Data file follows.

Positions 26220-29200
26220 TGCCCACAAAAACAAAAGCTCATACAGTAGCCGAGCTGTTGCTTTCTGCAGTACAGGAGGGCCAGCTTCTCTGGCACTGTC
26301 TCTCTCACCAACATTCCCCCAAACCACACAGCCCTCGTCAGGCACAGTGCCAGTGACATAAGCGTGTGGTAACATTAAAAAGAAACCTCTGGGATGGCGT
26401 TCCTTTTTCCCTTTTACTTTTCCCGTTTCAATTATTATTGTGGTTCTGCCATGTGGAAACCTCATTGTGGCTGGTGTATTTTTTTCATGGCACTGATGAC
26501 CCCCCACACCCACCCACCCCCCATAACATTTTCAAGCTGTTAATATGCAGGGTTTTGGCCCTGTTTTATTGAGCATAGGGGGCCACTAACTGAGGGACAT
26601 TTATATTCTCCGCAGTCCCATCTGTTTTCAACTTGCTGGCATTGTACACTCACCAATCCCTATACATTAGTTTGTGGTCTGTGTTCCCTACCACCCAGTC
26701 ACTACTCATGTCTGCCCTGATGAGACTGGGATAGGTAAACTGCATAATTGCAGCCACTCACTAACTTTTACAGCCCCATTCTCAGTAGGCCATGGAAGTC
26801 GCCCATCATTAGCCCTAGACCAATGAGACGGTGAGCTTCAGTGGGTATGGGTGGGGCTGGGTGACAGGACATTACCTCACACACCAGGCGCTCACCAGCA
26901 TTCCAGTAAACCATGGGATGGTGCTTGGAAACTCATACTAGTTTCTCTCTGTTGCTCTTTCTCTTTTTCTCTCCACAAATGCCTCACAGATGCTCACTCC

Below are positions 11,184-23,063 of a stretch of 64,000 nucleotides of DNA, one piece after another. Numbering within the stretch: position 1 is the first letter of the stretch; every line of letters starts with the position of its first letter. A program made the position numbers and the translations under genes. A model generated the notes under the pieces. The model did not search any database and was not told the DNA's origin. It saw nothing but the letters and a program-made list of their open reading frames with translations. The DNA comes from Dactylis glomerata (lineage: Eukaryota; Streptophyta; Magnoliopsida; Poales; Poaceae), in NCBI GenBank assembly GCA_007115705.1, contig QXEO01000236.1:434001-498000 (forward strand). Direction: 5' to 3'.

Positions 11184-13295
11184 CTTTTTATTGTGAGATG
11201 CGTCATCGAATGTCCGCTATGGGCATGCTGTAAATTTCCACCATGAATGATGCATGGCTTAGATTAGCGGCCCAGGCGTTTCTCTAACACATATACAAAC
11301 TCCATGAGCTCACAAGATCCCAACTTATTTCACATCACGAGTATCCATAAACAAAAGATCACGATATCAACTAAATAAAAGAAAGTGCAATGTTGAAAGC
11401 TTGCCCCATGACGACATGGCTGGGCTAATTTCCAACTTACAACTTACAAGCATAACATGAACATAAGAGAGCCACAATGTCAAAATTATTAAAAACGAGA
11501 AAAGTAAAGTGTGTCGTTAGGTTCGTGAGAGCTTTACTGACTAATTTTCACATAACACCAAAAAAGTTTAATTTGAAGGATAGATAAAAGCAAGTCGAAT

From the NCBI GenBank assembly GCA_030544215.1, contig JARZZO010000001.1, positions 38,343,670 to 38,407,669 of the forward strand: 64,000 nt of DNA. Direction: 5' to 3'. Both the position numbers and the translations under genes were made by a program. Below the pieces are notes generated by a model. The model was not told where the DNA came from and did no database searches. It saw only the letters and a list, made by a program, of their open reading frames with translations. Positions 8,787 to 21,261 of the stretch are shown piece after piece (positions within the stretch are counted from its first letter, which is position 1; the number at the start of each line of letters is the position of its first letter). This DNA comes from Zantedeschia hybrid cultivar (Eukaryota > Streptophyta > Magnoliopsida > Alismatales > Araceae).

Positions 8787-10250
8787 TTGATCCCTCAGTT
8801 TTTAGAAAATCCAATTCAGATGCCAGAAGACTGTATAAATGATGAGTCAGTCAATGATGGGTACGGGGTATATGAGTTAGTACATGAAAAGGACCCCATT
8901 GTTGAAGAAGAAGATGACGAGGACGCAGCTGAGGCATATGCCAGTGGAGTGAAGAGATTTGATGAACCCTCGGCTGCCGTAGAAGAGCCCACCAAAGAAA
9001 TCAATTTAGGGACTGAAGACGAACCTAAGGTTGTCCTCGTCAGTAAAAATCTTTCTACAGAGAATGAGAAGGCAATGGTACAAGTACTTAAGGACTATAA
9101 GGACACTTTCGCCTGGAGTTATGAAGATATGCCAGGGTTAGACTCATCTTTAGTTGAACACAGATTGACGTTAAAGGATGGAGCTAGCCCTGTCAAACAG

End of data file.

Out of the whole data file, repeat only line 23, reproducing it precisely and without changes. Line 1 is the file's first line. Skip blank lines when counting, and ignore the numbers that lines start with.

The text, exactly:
9101 GGACACTTTCGCCTGGAGTTATGAAGATATGCCAGGGTTAGACTCATCTTTAGTTGAACACAGATTGACGTTAAAGGATGGAGCTAGCCCTGTCAAACAG